OTTAWA (Reuters) - Global economic uncertainty is likely to persist even if the United States and China end their trade war, and markets could be underestimating the potential impact, the Bank of Canada said on Thursday.
U.S. President Donald Trump said on Tuesday that a deal to end the conflict might have to wait until after the 2020 election.
“Uncertainty is likely to persist even if a deal is reached between the United States and China. And that uncertainty is likely to have a lasting effect,” Bank of Canada Deputy Governor Timothy Lane told the Ottawa Board of Trade in a speech.
The Bank of Canada has repeatedly cited trade tensions as the biggest downside risk to both Canada, whose economy relies heavily on exports, and the world.
“The damaging effects of trade conflict are only partly offset by easier monetary policy,” said Lane, adding it remained unclear whether market pricing fully reflected the inherent risks from the trade tensions.
Markets have taken a very optimistic approach for some time, Lane later told a news conference later, citing near-record equity markets and very low credit spreads.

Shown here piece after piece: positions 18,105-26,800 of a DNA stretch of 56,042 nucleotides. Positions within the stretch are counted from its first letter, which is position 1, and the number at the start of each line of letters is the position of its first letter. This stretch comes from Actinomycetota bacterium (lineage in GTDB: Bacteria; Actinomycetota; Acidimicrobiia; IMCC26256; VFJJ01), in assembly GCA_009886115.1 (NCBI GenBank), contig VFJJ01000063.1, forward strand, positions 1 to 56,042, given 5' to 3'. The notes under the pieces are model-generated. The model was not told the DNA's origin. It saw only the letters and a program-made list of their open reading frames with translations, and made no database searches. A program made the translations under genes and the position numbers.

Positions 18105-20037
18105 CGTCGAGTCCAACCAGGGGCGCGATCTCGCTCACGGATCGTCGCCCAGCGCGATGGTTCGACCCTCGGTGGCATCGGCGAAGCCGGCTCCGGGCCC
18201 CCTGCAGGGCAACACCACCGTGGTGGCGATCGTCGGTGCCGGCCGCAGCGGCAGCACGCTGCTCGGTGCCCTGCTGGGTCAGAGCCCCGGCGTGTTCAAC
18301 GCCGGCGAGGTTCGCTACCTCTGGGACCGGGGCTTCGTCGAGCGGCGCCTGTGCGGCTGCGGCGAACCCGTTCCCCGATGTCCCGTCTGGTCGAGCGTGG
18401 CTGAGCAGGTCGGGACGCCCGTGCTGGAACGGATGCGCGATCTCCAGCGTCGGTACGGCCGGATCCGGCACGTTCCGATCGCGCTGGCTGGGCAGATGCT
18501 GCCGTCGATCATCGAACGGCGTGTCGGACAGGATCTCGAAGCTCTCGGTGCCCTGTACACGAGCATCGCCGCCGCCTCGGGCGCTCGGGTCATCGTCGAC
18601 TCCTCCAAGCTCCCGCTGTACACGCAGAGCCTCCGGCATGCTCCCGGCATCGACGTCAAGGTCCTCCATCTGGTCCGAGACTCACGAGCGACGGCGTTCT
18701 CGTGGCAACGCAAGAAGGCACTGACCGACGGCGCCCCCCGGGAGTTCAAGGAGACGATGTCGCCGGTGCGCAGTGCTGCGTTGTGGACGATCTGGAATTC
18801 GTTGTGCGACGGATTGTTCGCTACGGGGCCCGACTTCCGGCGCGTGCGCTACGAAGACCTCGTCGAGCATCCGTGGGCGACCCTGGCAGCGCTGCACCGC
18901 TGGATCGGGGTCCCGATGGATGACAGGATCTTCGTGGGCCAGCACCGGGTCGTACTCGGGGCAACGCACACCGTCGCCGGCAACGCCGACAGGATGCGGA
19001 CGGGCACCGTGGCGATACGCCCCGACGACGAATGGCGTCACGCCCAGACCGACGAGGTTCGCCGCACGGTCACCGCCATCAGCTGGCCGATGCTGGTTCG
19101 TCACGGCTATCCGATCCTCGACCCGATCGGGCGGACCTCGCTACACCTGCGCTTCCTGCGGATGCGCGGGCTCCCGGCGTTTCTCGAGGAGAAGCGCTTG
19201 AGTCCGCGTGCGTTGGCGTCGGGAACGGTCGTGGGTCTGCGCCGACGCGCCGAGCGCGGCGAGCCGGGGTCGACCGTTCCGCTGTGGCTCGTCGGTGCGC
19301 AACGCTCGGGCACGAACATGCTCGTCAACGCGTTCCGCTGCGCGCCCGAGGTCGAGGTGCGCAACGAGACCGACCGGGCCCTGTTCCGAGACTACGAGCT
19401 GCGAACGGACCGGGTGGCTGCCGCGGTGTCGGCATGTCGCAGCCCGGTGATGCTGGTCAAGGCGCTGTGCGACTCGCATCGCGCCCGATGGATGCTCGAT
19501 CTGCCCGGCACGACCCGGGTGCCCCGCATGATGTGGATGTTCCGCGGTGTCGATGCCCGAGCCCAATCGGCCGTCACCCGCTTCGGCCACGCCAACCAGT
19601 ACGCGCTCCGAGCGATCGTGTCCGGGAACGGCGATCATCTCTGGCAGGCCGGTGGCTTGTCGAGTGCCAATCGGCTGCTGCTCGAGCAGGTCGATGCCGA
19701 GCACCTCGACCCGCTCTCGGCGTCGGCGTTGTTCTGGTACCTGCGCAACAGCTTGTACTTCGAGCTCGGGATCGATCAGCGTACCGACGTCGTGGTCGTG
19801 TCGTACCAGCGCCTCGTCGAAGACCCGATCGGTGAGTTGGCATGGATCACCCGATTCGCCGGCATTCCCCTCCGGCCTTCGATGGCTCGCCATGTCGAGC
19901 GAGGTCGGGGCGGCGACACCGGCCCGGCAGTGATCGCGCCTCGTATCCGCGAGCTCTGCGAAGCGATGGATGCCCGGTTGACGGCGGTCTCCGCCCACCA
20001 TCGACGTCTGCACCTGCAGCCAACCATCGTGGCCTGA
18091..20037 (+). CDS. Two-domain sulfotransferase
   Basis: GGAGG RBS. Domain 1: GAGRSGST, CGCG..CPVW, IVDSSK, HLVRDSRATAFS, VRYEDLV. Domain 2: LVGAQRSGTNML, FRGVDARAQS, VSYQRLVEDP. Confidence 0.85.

“The sense is there’s a bit of disconnect between this quite optimistic pricing in the markets and the fact a lot of the macroeconomic news still suggests some adverse developments are quite possible,” he said.
The Canadian central bank kept rates unchanged on Wednesday and has remained on the sidelines since October 2018 even as several of its counterparts have eased.
The bank had mused about a so-called insurance rate cut ahead of its October announcement but no such deliberations took place this time round, Lane revealed.
“Cutting rates now in case something might happen in the future could actually set us up for a bigger impact from that shock,” he said.
A recent Reuters poll showed a slim majority of economists now expect the bank to hold rates through to the end of 2020.
Lane expressed confidence in the domestic economy which he said remained resilient thanks to a strong labor market and stable inflation.
Recent data has given the central bank more confidence in its growth and inflation outlooks set back in October, he added.
In his speech, Lane reiterated that future rate decisions would be guided by the bank’s assessment of the damage done by trade conflicts versus sources of resiliency, notably consumer spending and housing activity, in the economy.
Reporting by Kelsey Johnson; Editing by David Ljunggren and Chizu Nomiyama
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